A re-elected Coalition Government will invest $54 million subsidising continuous glucose monitoring (CGM) technology for children and young adults under 21 years old facing extra challenges managing their Type 1 diabetes.

Our commitment is estimated to benefit as many as 4000 children and young adults, and could save the average family up to $4000 per year off the cost of managing their child’s Type 1 diabetes.

It will help reduce possible visits to emergency departments and missed school days by allowing families and children to better self-manage their diabetes. Most importantly, it will help reduce stress and anxiety for children and their parents, and even save lives.

Type 1 diabetes is an autoimmune disease attacking a person’s ability to produce insulin, for which there is no cure. This means Australians with Type 1 diabetes are required to draw blood via a ‘finger-prick’ multiple times a day to monitor their glucose levels.

Without regular monitoring, they risk both short and long term complications including injury, lasting damage or even death. While the finger-prick method is a very effective and accurate monitoring tool, drawing blood at regular intervals every day can be a very difficult, stressful and upsetting task for children and their parents. This can include waking children in the middle of the night and monitoring them during the school day.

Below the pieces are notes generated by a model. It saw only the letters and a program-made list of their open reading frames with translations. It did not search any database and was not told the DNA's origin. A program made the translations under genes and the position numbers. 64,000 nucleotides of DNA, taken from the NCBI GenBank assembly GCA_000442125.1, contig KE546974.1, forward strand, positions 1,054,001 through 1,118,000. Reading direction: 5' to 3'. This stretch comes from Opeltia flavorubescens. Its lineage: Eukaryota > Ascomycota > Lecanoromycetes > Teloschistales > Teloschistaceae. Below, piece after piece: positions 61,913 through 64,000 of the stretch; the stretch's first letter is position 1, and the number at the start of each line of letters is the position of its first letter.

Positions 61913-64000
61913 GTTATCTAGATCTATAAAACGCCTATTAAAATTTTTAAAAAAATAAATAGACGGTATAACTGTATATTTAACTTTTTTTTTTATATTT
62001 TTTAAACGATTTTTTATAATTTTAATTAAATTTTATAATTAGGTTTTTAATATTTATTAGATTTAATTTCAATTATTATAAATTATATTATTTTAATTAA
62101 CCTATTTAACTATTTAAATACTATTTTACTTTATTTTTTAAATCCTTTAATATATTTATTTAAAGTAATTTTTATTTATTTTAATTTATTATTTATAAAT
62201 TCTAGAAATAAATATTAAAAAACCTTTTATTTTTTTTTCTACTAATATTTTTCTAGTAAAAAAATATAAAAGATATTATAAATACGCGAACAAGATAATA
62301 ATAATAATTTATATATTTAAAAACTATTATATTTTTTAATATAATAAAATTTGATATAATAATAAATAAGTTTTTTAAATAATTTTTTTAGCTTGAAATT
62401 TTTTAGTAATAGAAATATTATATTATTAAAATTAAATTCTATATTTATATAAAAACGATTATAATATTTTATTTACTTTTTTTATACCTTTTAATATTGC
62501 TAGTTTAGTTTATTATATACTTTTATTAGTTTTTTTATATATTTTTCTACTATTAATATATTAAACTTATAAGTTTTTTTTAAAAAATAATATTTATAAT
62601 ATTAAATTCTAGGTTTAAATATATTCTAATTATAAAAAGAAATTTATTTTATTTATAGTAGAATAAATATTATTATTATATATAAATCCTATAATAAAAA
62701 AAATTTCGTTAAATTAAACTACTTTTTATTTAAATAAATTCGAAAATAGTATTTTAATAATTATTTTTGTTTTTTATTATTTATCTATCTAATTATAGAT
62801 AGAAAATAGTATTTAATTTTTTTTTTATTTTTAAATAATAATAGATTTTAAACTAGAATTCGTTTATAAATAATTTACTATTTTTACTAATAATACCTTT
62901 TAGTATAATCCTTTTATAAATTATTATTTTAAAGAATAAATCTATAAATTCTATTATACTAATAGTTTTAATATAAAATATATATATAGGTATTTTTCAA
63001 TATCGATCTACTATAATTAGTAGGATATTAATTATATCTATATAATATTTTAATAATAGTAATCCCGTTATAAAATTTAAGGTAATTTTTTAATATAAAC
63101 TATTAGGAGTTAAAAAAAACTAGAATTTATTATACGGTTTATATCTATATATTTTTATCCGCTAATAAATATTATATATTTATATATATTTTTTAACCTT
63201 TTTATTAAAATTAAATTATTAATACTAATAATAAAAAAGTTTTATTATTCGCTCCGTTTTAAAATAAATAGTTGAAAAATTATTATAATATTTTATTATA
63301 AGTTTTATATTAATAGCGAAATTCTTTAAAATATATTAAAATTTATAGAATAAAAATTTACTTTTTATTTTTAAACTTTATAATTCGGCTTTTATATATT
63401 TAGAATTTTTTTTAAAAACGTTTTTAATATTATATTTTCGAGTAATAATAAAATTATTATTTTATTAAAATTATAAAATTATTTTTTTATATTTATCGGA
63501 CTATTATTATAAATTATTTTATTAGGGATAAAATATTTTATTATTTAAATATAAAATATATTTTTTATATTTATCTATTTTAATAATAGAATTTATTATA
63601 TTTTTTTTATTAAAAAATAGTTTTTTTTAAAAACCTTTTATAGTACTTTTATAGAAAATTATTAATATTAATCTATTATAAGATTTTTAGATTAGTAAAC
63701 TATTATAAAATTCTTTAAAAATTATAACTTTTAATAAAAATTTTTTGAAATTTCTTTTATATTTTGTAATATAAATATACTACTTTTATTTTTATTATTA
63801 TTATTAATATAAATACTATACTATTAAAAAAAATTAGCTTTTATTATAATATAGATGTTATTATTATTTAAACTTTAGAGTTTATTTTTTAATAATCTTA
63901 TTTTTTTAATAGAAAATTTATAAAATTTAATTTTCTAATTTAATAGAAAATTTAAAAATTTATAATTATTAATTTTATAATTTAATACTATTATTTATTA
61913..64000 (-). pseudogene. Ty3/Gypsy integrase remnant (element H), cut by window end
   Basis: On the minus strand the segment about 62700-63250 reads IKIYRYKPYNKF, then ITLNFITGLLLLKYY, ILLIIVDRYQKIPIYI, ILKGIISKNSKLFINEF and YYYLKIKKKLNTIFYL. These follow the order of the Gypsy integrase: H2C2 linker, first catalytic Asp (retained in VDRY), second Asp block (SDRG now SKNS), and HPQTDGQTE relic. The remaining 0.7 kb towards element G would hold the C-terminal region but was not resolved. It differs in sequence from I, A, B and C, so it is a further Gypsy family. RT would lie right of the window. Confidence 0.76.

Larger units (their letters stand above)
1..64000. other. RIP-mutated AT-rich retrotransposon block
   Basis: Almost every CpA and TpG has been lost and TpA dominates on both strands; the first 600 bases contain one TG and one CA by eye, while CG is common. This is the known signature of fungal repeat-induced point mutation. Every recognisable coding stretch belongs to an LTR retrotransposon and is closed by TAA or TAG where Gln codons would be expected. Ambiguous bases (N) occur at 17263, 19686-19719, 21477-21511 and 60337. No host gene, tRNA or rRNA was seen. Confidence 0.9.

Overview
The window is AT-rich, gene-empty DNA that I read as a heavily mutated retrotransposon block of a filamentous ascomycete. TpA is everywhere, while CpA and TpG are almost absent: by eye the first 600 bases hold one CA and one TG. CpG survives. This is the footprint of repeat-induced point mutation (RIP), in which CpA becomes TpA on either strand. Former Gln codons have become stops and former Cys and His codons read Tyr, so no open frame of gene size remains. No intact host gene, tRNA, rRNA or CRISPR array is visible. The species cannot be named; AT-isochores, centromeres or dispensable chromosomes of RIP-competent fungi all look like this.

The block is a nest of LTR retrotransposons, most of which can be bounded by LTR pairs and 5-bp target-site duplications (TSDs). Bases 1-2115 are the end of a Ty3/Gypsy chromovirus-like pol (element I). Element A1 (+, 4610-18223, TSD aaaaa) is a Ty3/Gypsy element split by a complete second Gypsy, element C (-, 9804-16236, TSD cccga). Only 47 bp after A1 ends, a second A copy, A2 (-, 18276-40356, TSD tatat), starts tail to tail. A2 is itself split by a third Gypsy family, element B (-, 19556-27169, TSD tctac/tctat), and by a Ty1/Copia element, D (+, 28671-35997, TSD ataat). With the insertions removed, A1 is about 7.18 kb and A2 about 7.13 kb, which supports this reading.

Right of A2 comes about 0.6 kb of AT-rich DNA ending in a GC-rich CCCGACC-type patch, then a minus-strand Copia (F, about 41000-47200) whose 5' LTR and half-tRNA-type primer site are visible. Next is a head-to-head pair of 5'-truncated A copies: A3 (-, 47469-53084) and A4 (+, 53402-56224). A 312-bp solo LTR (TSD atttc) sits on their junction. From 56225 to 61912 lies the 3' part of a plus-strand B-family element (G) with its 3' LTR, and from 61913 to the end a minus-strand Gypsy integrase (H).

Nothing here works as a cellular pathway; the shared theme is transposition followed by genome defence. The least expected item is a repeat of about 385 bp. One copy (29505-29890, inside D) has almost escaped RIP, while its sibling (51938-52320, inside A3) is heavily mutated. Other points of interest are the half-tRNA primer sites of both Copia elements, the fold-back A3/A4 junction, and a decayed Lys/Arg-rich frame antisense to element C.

Regular monitoring is even more essential where certain children are unable to feel when their blood sugar levels are falling and they are heading towards a hypoglycaemic episode. Subsidising Continuous Glucose Monitors will help these children and their p arents monitor their blood sugar levels around the clock through a small, wearable device that will instantly warn them if glucose levels are getting too low without the need to continually draw blood through a finger prick.

A re-elected Coalition Government will take immediate action to subsidise of CGM devices on the National Diabetes Services Scheme (NDSS) for these estimated 4000 children and young adults under 21 who  extra challenges managing their Type 1 diabetes.

Without subsidisation, CGM devices can cost families up to $4000 per year. Type 1 diabetes is not attributed to modifiable lifestyle factors such as obesity and diet like Type 2 diabetes. Today’s commitment follows the Coalition delivering on its promise to develop a National Diabetes Strategy within our first term of Government, leveraging new technology to support people with diabetes being a key recommendation.

The Coalition developed this policy in consultation with a range of stakeholders, including Diabetes Australia, the Juvenile Diabetes Research Foundation, diabetes professional bodies, researchers and treating doctors, and we thank them for their input and advocacy.